Hydropower Projects on the Salween River: An Update (1)

Salween Watch

Over the past decade, plans for 13 hydropower projects have been proposed for the Salween River in China and another six in the lower reaches of the river in Burma and at the border of Thailand-Burma.

Very little information about the projects has been disclosed to the public. Unrest in the ethnic states of Burma has also hampered independent efforts to gather information but Thai and Burmese state and private agencies have also made little effort share the information.

In August 2013, according to a high ranking official in Burma’s Ministry of Electric Power, six hydropower projects are being developed on Burma’s Salween River including the Upper Salween Dam, also known as Kunlong Dam (1,400 MW), Nong Pha Dam (1,000 MW), Mai Tong Dam also known as Tasang Dam (7,110 MW), Manntaung on a tributary of the Salween (200 MW) (the four dams are located in Shan State), Ywathit Dam in Kayah (Karenni) State (4,000 MW) and Hat Gyi Dam in Karen State (1,360 MW). The projects are being developed jointly between Chinese corporations, Thailand’s EGAT International Co., Ltd. and Burmese investors. Once the project agreements are signed it is estimated that it will take about 4 to 10 years to complete construction.

A Thai news agency has also reported that two more projects named Mae Sariang 1 and Mae Sariang 2 are also being developed. It is assumed that the two projects are in fact the Wei Gyi and Dagwin Dams that have long been proposed to be built at the Thailand-Burma border. The two projects were originally mulled by the Electricity Generating Authority of Thailand (EGAT) and an MoU has been signed with Burmese authorities on these two projects.

Originating in the Himalaya Mountain Range in Tibet, the Salween River flows through China’s Yunnan province into Burma and Thailand covering a length of 2,800 kilometers from the source down to the Andaman Sea. It is one of the last international rivers in the world which can still run free. It boasts one of the richest biodiversity sources of the region and is home to at least 13 ethnic groups, including the Nu, Lisu, Shan, Karen, Pa-o, Karenni, and Mon.

Salween Watch has been compiling information about the projects through its networks and would like to provide an annual update as follows:
Upper Salween Dams in China
The Nu River basin in China has a cascade of 13 dams planned, but construction has stopped several times due to civil society opposition and high seismic risks. In China’s 12th Five Year Plan, five of the 13 dams proposed for the Nu are scheduled to start construction: Songta, Maji, Yabiluo, Liuku and Saige. Songta dam, near the Tibet-Yunnan border, has already started early preparation work. NGOs visiting the construction site have been able to take photos of the early preparatory work underway.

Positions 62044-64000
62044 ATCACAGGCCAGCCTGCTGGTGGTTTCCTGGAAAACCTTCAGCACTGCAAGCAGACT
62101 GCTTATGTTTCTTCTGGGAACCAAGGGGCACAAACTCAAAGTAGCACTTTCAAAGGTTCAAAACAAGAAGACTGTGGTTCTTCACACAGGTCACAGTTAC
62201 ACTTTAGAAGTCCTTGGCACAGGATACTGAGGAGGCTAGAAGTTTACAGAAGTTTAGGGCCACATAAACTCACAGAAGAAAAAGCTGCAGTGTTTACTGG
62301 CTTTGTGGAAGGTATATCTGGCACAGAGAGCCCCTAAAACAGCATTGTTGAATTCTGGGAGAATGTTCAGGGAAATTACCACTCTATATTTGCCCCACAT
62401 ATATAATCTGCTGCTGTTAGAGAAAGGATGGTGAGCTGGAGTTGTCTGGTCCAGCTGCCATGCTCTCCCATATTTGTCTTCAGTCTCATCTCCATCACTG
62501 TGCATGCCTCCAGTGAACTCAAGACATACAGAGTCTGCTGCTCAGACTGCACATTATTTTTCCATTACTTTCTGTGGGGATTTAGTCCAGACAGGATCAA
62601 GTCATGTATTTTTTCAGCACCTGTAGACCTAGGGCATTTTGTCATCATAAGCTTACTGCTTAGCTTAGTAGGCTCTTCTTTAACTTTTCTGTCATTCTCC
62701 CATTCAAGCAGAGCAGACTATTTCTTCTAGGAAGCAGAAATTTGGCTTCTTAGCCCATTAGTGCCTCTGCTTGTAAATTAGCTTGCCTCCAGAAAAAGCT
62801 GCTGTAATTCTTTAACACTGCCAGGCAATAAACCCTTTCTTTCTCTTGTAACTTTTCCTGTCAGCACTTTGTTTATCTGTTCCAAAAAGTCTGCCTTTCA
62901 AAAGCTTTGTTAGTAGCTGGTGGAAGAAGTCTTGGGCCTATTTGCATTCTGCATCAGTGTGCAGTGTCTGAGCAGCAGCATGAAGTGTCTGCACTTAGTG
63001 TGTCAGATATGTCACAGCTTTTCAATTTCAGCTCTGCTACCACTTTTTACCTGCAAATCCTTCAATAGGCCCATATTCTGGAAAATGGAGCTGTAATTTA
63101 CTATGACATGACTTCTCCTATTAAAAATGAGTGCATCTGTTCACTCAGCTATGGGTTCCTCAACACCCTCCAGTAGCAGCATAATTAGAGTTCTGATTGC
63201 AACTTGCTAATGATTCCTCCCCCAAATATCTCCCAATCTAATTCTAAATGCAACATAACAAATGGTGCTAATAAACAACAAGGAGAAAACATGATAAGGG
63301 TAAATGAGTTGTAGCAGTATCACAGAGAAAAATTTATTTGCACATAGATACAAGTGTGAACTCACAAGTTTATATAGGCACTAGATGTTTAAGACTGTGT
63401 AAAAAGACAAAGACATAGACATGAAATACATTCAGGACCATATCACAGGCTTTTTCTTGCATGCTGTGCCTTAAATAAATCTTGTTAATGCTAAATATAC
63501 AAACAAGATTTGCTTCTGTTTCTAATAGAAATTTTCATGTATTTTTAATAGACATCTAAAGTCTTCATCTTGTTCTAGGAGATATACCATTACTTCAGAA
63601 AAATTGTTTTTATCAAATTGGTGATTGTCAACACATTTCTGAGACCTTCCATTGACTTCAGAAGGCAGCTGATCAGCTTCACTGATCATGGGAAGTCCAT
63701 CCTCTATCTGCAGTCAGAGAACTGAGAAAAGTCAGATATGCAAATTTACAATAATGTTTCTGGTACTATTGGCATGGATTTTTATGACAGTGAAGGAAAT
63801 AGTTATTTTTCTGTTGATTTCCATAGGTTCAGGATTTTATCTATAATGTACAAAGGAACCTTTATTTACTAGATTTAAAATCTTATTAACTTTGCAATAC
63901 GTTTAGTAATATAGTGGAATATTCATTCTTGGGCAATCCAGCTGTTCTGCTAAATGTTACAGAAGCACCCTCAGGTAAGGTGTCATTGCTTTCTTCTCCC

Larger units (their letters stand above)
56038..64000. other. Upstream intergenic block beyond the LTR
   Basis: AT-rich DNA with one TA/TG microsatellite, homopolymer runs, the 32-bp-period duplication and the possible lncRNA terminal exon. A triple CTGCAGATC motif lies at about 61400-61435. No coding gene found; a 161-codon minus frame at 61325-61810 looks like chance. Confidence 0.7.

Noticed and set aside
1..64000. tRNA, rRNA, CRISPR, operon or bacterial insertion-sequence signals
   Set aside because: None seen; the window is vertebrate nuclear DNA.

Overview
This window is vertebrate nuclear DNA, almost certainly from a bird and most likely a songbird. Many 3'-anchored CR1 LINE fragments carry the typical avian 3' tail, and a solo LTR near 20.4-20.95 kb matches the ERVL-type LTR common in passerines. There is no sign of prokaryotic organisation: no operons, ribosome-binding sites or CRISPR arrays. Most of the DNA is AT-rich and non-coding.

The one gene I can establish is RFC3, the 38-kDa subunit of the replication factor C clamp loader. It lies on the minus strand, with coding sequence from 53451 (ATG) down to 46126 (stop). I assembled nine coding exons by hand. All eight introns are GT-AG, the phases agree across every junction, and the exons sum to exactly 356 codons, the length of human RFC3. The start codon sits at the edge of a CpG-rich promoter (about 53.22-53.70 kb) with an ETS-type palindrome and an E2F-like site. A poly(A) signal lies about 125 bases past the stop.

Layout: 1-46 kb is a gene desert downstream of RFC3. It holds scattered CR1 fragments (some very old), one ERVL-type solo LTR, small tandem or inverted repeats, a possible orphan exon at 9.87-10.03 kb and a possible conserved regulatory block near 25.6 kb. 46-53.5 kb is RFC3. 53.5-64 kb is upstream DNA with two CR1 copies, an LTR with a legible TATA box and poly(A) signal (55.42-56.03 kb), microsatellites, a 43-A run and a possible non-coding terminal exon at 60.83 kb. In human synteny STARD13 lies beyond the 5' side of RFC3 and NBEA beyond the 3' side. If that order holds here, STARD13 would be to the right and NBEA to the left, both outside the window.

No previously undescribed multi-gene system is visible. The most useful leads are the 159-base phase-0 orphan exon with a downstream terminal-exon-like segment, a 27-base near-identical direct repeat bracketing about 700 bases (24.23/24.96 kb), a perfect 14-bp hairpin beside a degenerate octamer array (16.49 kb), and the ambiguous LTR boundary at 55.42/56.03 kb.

Survey machinery and vehicles have also been seen at the other dam sites, especially Maji, but no major construction has started as of early 2014.

The Nu River is on a major fault line and geologists have warned of potential disasters if all the Nu dams go forward and impound water, further accelerating seismic activity. More than 10 different ethnic minorities live in the Nu river valley, and their livelihoods will be directly affected if relocated because of dam building. In a recent NGO report called “The Last Report of China’s Rivers”, an alliance of 19 NGOs has called for the suspension of all Nu dams to save one of the last free flowing rivers for the Nu residents and future generations.

Kunlong Dam
Located in Northern Shan State, in an area inhabited by Shan and Kokang Chinese close to the Chinese border, the Kunlong dam project will have an installed capacity of 1,400 MW, of which 1,200 MW will be sold to China through a connection to the China Southern Power Grid. According to Hydrochina Kunming Engineering, several villages will be affected. An Environmental Impact Assessment (EIA) has been conducted, but no results have been made public. Construction has started in secrecy and substantial progress has been made.

In 2010, due to refusal of the Kokang resistance army to become a Border Guard Force (BGF), the Burma Army launched an offensive and seized control of the area, causing over 30,000 people to flee across the Chinese border.

In February 2010, the Shan Human Rights Foundation (SHRF) issued a report stating that apart from impacts on local villagers, the development of dams on the Salween River would hamper peace building in the country as the dam sites were located in armed conflict zones between the Burma Army troops and ethnic forces. They called for a halt to dam construction.

In a report launched on 13 February 2014, it was revealed that the area slated to be used for the construction of the dam in Kunlong township is not stable since it is close to the Kokang and Wa self-administrative regions, and there has been recent new displacement of villagers in Kutkhai due to skimishes between Burma Army troops and the Ta’ang National Liberation Army (TNLA) as well as the KIA (Kachin Independence Army). At present, there are five battalions of the Burma Army based in Kunlong, just below the dam site.

According to SHRF, the construction of access roads to the Kunlong dam site has led to large scale land confiscation and destruction of houses, impacting over 60 villages with a population of around 20,000 people. The villagers have been given no compensation. At the dam site, about 500 workers are being employed at cement and gravel production plants,

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